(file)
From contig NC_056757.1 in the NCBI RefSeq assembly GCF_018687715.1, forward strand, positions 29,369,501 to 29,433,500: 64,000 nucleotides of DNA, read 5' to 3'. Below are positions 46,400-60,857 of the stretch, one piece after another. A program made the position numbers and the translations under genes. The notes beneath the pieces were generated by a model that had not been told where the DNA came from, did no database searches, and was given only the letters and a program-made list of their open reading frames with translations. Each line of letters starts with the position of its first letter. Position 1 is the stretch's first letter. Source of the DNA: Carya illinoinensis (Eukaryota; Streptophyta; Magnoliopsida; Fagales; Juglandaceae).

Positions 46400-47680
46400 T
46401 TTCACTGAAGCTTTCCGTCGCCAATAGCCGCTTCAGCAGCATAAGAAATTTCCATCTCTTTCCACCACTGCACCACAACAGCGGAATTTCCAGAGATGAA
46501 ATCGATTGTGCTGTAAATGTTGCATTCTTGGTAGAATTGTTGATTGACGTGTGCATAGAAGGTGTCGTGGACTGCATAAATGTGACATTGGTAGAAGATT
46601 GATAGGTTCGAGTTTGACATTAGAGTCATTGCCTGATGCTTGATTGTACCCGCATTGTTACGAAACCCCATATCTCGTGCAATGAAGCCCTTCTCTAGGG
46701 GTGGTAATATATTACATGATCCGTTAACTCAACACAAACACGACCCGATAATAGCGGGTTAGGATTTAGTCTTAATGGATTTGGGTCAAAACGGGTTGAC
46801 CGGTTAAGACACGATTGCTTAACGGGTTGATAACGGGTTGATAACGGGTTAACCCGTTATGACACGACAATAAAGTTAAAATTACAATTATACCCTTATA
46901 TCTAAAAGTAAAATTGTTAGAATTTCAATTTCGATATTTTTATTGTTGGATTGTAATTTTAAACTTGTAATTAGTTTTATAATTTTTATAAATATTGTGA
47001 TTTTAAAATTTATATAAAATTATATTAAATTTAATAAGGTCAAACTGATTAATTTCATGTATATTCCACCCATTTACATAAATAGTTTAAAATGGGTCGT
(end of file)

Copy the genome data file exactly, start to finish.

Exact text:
From contig NC_056757.1 in the NCBI RefSeq assembly GCF_018687715.1, forward strand, positions 29,369,501 to 29,433,500: 64,000 nucleotides of DNA, read 5' to 3'. Below are positions 46,400-60,857 of the stretch, one piece after another. A program made the position numbers and the translations under genes. The notes beneath the pieces were generated by a model that had not been told where the DNA came from, did no database searches, and was given only the letters and a program-made list of their open reading frames with translations. Each line of letters starts with the position of its first letter. Position 1 is the stretch's first letter. Source of the DNA: Carya illinoinensis (Eukaryota; Streptophyta; Magnoliopsida; Fagales; Juglandaceae).

Positions 46400-47680
46400 T
46401 TTCACTGAAGCTTTCCGTCGCCAATAGCCGCTTCAGCAGCATAAGAAATTTCCATCTCTTTCCACCACTGCACCACAACAGCGGAATTTCCAGAGATGAA
46501 ATCGATTGTGCTGTAAATGTTGCATTCTTGGTAGAATTGTTGATTGACGTGTGCATAGAAGGTGTCGTGGACTGCATAAATGTGACATTGGTAGAAGATT
46601 GATAGGTTCGAGTTTGACATTAGAGTCATTGCCTGATGCTTGATTGTACCCGCATTGTTACGAAACCCCATATCTCGTGCAATGAAGCCCTTCTCTAGGG
46701 GTGGTAATATATTACATGATCCGTTAACTCAACACAAACACGACCCGATAATAGCGGGTTAGGATTTAGTCTTAATGGATTTGGGTCAAAACGGGTTGAC
46801 CGGTTAAGACACGATTGCTTAACGGGTTGATAACGGGTTGATAACGGGTTAACCCGTTATGACACGACAATAAAGTTAAAATTACAATTATACCCTTATA
46901 TCTAAAAGTAAAATTGTTAGAATTTCAATTTCGATATTTTTATTGTTGGATTGTAATTTTAAACTTGTAATTAGTTTTATAATTTTTATAAATATTGTGA
47001 TTTTAAAATTTATATAAAATTATATTAAATTTAATAAGGTCAAACTGATTAATTTCATGTATATTCCACCCATTTACATAAATAGTTTAAAATGGGTCGT